Moreover, the China-Vietnam dispute over the Paracels and their attendant maritime zones is quite distant and distinct from its disputes with other claimants over the Spratly features, maritime space and the resources therein. China’s claim to the Paracels as its territory and its attendant maritime zones are separate from its nine-dashed line historic claim. The Paracels are a discrete island group in the northwestern South China Sea that China has occupied for 45 years after seizing them from South Vietnamese forces in 1974.   They –and their attendant maritime zones– are disputed only between China (including Taiwan) and Vietnam.

Yet the State Department statement and China critics linked this incident to China’s actions in the Spratlys “since the outbreak of the global pandemic”. They cite China’s establishing “new research stations on military bases”– an effort planned and initiated before the pandemic. Moreover China’s claim to high tide features there is as valid as that of the other claimants and like other claimants, it has the right to build such installations on its territory.

Another recent brickbat thrown at China is the “illegal” presence of its seismic survey vessel –the Haiyang Dizhi (Marine Geology)  8 in Vietnam’s and Malaysia’s claimed Exclusive Economic Zones (EEZ) and jointly claimed extended continental shelf.  But this situation is more complex than the critics would have it.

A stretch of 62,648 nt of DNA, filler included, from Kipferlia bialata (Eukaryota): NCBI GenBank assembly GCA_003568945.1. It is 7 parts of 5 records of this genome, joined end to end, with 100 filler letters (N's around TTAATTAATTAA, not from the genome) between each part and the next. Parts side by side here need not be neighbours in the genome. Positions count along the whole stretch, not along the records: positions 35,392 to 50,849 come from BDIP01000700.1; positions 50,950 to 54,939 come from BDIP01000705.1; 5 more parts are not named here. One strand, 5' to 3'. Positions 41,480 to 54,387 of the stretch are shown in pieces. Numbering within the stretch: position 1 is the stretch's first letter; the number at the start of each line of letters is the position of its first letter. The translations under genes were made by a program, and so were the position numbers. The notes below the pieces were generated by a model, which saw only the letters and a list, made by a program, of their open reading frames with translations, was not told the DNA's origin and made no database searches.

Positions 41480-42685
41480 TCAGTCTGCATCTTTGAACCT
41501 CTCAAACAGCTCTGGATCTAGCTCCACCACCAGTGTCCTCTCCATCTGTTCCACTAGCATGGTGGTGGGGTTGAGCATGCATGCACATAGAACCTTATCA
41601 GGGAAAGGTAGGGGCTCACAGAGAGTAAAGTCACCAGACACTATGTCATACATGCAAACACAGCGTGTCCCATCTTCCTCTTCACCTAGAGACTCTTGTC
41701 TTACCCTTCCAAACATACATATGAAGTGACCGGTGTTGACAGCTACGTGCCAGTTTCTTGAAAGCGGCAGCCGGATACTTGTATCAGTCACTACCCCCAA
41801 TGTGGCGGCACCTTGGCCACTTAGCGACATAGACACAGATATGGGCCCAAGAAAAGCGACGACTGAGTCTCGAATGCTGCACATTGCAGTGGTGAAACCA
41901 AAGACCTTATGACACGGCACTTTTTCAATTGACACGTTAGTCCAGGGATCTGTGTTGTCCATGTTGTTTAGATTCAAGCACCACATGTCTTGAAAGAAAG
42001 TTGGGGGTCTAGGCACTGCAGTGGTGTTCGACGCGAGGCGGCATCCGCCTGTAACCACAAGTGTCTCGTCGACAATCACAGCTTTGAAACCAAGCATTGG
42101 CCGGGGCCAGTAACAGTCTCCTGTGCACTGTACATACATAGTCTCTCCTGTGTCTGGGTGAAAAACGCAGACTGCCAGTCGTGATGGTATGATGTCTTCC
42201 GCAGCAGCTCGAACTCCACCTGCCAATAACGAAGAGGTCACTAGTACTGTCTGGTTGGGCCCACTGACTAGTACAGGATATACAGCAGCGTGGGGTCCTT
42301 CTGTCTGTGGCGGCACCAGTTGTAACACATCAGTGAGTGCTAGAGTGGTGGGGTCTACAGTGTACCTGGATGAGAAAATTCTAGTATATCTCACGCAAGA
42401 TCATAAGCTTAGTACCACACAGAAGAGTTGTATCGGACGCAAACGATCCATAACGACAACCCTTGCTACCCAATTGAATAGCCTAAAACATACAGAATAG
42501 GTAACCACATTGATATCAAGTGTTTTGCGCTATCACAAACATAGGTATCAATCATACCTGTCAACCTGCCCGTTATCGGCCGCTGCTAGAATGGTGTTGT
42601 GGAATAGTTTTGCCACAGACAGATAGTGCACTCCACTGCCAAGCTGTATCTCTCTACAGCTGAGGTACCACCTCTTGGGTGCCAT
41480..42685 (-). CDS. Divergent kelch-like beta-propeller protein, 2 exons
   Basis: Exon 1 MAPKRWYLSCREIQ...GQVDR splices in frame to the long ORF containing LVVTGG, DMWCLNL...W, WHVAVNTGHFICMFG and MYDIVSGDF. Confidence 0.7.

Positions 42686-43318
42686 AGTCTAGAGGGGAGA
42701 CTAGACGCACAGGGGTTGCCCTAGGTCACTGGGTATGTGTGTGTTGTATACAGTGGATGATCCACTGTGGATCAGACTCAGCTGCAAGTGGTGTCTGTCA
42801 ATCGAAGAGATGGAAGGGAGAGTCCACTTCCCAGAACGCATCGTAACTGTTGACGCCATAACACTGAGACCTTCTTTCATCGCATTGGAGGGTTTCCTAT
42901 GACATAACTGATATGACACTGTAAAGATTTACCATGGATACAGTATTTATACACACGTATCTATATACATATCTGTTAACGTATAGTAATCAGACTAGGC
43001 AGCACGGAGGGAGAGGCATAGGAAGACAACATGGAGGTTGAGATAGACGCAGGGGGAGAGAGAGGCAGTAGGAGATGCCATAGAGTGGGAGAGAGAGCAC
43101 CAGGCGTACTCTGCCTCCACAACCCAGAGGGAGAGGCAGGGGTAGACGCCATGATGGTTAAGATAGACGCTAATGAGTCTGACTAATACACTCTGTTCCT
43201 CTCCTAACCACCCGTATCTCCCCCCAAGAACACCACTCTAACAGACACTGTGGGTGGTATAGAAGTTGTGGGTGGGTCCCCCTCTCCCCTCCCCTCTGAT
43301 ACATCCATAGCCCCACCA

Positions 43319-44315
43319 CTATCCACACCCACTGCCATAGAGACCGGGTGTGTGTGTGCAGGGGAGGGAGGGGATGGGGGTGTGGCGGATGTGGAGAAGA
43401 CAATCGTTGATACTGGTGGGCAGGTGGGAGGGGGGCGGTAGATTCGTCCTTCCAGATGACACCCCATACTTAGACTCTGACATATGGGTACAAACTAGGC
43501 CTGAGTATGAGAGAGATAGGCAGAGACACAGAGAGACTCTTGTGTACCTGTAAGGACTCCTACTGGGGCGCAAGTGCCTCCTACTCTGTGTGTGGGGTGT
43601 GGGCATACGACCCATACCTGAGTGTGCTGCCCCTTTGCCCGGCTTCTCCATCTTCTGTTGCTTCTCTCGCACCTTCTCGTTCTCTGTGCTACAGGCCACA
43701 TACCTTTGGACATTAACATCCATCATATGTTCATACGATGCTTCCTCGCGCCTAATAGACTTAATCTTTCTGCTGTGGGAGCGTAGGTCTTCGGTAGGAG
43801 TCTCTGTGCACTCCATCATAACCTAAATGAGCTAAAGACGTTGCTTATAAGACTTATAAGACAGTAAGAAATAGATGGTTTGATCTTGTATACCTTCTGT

Vietnam considers China’s claims and actions regarding the Vanguard Bank to be a violation of the UN Convention on the Law of the Sea to which both are parties.  It points to the fact that China’s historic line claim that encompasses the area is not supported by UNCLOS and was rejected by an international arbitration panel. 

But China may have an UNCLOS – compatible claim to part of that area. It could argue that the Paracels belong to China, that they are legal islands, and that they generate a 200nm EEZ and a continental shelf extending out to 350 nm.  Those claims could encompass some of the northern part of the area in contention and necessitate the establishment of boundaries. Until a boundary is determined, the area is disputed and according to the Guyana-Suriname precedent, neither country should unilaterally proceed with exploitation.   In these circumstances, China’s demand that pending negotiations, Vietnam have Spain’s Repsol—and other foreign oil companies – – cease their exploitation activities in the area may be reasonable.

China’s claim and alleged seismic exploration on Malaysia and Vietnam’s EEZ jointly claimed extended continental shelf is another story.  China’s claim to that area is not supported by UNCLOS. On 19 April, the U.S. urged China to cease its “bullying behavior” and refrain from “provocative actions aimed at the offshore oil and gas developments of other claimant states”.  But the Chinese vessels are so far only exercising their freedom of navigation —the same rationale that the US Navy uses for its intimidating maneuvers against China’s claims.  Zubil Mat Som, the head of Malaysia’s Maritime Enforcement Agency said “We do not know its purpose but it is not carrying out any activities against the law”.